Some of us are old enough to remember differential pricing by region. Before the 1970s, ads in national magazines often listed two prices for clothing or appliances—one a general price and the other for purchases made “West of the Rockies.” Those mountains formed a remarkable barrier to commerce, and historians found crossing them daunting as well.
At the dawn of the last century, when most of America’s universities were located east of the Mississippi and transcontinental travel was slow, a West Coast historian would need two to three weeks to attend an annual meeting of the still-young AHA. Western AHA conferences like this past winter’s meeting in beautiful San Diego were unheard of. In fact, before World War II, the AHA met only three times in cities touched by the Mississippi—New Orleans in 1903, St. Louis in 1921, and Minneapolis in 1931—although Midwestern venues like Chicago, Cleveland, Cincinnati, Detroit, Indianapolis, Ann Arbor, and Madison often attracted the AHA. From the earliest years of the Association, members bravely traveled to meetings throughout the northeastern quadrant of the United States in the dead of winter. Recognizing that the association was one of American historians, not simply of United States historians, the AHA expanded its scope, meeting in Toronto in 1932. Clearly, East Coast bias was not the reason why no meetings were scheduled outside the region. Travel inconvenience for the majority of members—Easterners and Midwesterners—was more likely at play.
The West Coast hosted its first annual meeting only after air travel became common and affordable. San Francisco lured the AHA in 1965 and six more times since then. Soon, Los Angeles, Seattle, and San Diego welcomed the AHA. The AHA has changed in many ways during the past century—how strange the opening salutation of George Bancroft’s 1886 presidential address to his “Brothers of the American Historical Association” would sound today—and geographic diversity is among those changes. In all, almost 25% of AHA annual meetings since 1965 have been in West Coast cities, and historians from around the country and the world have been able to travel to AHA meetings throughout North America.
The Pacific Coast Branch of the AHA owes its birth in 1903 to the AHA leadership’s decision to launch an auxiliary for West Coast historians who could not easily attend annual AHA meetings. But even after air travel made attending the AHA meetings easy, the PCB has continued to thrive as an organization. As the second oldest (after the AHA, of course!) ongoing historical association in the United States that encompasses every historical era and world region, we continue to redefine ourselves for the 21st century. We have significant ties to the AHA, but also an independent executive office (Executive Director Peter Blodgett) and an excellent scholarly journal, Pacific Historical Review. The PCB awards two book prizes, two article prizes (the Koontz and the Turrentine Jackson), and a dissertation prize each year. This year, we initiated a new award, the PCB-AHA Presidents’ Graduate Student Travel Award, to assist graduate students who are presenting papers at the conference.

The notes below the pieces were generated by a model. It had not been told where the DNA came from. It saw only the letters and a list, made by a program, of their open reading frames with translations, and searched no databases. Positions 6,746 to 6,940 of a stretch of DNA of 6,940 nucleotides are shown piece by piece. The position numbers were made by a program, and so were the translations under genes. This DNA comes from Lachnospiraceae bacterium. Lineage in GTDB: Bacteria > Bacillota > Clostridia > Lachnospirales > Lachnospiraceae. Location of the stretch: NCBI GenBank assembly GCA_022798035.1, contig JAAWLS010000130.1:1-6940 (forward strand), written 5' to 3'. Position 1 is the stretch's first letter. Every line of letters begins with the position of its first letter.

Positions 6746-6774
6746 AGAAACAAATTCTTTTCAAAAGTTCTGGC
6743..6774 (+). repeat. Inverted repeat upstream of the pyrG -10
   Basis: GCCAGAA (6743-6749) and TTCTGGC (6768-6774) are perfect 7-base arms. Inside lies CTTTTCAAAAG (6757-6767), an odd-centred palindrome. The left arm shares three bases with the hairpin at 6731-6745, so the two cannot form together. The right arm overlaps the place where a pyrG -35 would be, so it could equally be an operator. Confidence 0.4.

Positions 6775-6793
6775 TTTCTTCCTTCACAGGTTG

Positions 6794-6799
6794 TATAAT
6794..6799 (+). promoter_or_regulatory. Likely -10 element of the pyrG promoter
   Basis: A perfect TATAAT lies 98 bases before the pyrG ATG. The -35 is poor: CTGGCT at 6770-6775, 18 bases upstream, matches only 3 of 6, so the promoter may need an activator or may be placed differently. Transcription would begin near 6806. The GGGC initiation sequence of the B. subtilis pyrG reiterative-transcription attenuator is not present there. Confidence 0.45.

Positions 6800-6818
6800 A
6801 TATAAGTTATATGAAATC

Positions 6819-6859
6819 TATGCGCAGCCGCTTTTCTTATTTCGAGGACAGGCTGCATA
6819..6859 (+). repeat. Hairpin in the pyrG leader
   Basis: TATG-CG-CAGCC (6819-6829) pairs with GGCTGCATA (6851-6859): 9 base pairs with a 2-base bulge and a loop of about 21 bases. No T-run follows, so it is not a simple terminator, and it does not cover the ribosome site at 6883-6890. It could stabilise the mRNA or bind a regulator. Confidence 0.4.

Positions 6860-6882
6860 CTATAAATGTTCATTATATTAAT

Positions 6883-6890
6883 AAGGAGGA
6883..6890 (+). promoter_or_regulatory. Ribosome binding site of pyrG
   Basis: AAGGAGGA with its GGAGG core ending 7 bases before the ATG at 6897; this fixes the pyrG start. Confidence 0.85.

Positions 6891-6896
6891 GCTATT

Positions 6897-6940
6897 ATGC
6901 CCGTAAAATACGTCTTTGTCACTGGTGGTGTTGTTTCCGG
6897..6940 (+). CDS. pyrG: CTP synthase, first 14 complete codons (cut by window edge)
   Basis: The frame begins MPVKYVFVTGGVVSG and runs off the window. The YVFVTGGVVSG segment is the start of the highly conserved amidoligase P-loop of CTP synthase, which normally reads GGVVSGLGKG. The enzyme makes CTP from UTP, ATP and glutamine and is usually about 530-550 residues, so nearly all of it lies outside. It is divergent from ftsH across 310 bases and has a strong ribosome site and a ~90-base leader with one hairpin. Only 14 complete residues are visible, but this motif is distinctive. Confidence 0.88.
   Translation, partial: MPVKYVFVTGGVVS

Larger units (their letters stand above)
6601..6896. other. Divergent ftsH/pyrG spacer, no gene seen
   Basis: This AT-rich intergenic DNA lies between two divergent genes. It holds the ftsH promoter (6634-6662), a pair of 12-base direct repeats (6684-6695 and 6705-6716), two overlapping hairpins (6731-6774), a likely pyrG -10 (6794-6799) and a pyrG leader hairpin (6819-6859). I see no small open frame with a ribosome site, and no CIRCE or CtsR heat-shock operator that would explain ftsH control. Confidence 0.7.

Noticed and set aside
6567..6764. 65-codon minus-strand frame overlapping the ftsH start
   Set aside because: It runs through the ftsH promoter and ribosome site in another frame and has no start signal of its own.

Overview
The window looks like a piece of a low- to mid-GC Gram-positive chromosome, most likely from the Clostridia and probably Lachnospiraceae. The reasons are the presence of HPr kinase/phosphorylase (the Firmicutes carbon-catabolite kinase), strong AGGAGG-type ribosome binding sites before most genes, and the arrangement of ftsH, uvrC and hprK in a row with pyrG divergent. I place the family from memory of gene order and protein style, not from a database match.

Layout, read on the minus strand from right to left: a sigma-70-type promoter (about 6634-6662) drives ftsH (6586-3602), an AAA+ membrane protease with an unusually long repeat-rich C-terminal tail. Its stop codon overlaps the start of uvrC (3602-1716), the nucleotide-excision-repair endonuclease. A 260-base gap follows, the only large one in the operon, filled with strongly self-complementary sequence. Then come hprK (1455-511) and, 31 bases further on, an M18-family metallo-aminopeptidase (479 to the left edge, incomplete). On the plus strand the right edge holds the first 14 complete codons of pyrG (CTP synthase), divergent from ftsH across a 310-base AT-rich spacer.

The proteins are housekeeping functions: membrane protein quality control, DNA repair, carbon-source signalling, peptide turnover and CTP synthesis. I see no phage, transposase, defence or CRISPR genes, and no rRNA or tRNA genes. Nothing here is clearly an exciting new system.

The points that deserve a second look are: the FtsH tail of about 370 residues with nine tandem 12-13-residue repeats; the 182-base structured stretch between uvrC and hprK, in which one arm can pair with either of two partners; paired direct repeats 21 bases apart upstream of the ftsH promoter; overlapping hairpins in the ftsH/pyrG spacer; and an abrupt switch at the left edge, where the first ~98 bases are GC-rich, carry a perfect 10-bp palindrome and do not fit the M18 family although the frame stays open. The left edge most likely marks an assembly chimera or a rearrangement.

AHA members in the 22 states west of the Mississippi and four westernmost Canadian provinces are members of the PCB—as are subscribers to Pacific Historical Review who reside outside the region. Welcome to all of you who may not have known of your membership in the PCB! We hope you’ll join us next August in Seattle, and invite your friends and colleagues from outside the region to PCB-AHA meetings. The conference will take place August 11-13, 2011, and its theme is Horizons of Change: The Unexpected, Unknown, and Unforgettable. Please see the PCB web site for the Call for Papers.
The PCB has continued to expand its scope in recent years. This year’s annual meeting, hosted by Santa Clara University from August 12 through August 14, had 56 panels and roundtables on U.S., Asian, European, Middle Eastern, Latin American, and African history. Environmental, feminist, diplomatic, cultural, religious, immigration, labor, borderlands, and economic historians presented papers, and two Presidential Panels were dedicated to the work of leading historians Asunción Lavrín (Latin America) and Rachel Fuchs (France). Although PCB conferences have tended to focus more on the history of the modern era, this year’s conference boasted a remarkable five panels on medieval history.
Scholars from throughout the United States and Canada as well as Europe, South America, and New Zealand are contributing to this year’s program. And, as always, we welcome the Western Association of Women Historians, who hold a luncheon and lecture in conjunction with the PCB AHA meeting.
As I hand over the presidency to Janet Fireman (editor-in-chief, California History), I look forward to ever more fruitful ties with the AHA and to expanding our base of active members in the western region of the United States and Canada.